A certain invincibility must attend one’s assent to stardom, after all, fame was not easily won in most cases. As one joins the elite, one may feel they are part of a privileged society, immune to the same weaknesses of the average person. But often one's Achilles tendon will exhibit itself at the worst times, as in the recent DUI arrest of NFL great Bruce Smith. This latest arrest is especially unflattering as it arrives just months before Smith will be receiving his highest honor – induction into Pro Football's Hall of Fame. Additionally, it is his third arrest for DUI in just over a decade, revealing a pattern of weakness.
The first case was dismissed. In the second case, he was acquitted. As the NFL’s all-time sacks leader, he has graced the Buffalo Bills and the Washington Redskins for nearly a two-decade career. How will this most recent case be handled? Will it be strategically postponed until after the ceremony? Or will he win the case, leveraged by all the good things he has done for the community?
His lawyer has already taken the offense on having issued a public apology to his family, fans, and friends.
Although in one past arrest, Smith was found essentially asleep at an intersection, harmlessly intoxicated, it's hard to drive on these roads without seeing all the small white crosses documenting past alcohol related fatalities. I addressed some of them in my artcle, "Drive Safely on This Death Drive." In Smith's latest incident, he was speeding, and that is what got the attention of the special DUI task force in Virginia Beach that stopped him. We won’t know the exact level of intoxication because Smith refused a DUI test.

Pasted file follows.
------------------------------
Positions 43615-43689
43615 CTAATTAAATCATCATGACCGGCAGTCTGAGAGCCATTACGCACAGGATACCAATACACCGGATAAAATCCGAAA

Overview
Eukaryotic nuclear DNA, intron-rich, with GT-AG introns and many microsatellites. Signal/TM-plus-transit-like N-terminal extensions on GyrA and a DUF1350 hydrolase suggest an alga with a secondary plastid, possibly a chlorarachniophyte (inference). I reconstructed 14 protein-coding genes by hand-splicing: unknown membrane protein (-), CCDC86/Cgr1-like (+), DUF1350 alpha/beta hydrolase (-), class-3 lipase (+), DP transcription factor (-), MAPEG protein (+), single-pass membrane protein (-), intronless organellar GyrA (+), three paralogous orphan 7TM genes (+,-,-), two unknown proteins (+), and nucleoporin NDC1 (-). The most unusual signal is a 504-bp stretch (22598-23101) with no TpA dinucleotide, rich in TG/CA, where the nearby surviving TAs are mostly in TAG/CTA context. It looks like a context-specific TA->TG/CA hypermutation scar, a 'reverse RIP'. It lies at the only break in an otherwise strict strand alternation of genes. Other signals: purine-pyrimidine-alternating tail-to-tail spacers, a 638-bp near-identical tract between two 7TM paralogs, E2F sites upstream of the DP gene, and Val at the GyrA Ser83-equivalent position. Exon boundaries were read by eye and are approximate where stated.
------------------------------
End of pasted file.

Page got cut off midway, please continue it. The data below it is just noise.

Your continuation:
I remember first meeting Smith some 20 years ago in a karate dojo in Virginia Beach. He emerged from his Mercedes sedan, sporting popular sports logos, evidence of a thriving endorsement agreement. In the dojo, he wasn’t beyond feeling pain, grimacing as I stretched him out by pushing his thigh against his chest. I witnessed him flowing through his katas – dance forms, like a refrigerator on skates, as he gained a belt promotion.
While Smith has had his ears open for advice from such bigwigs as Donald Trump in matters of business, none of his powerful supporters have been influential enough to halt Smith’s potentially destructive behavior of driving while intoxicated.
But now I will impart my advice to Smith – Do one more thing for the community – and yourself – get a chauffeur! You can afford it. I drive the same streets here as you do, and don’t want to see your luck run out and you hurt others or yourself. I'd rather remember you as the local hero you have been.
If not being behind the wheel crimps your style, a passenger seat in the limo can be customized with a steering wheel where you can fall asleep like in the old days. We’ll place the limo bar right next to your seat to insure the desired level of intoxication. And you won't get charged with refusing a DUI test, because you won’t be asked to take one.
But, the best option is to do what you have done so many times on the field – defeat the opponent, in this case, alcoholism. Winning this battle will perhaps be as valuable as winning a star.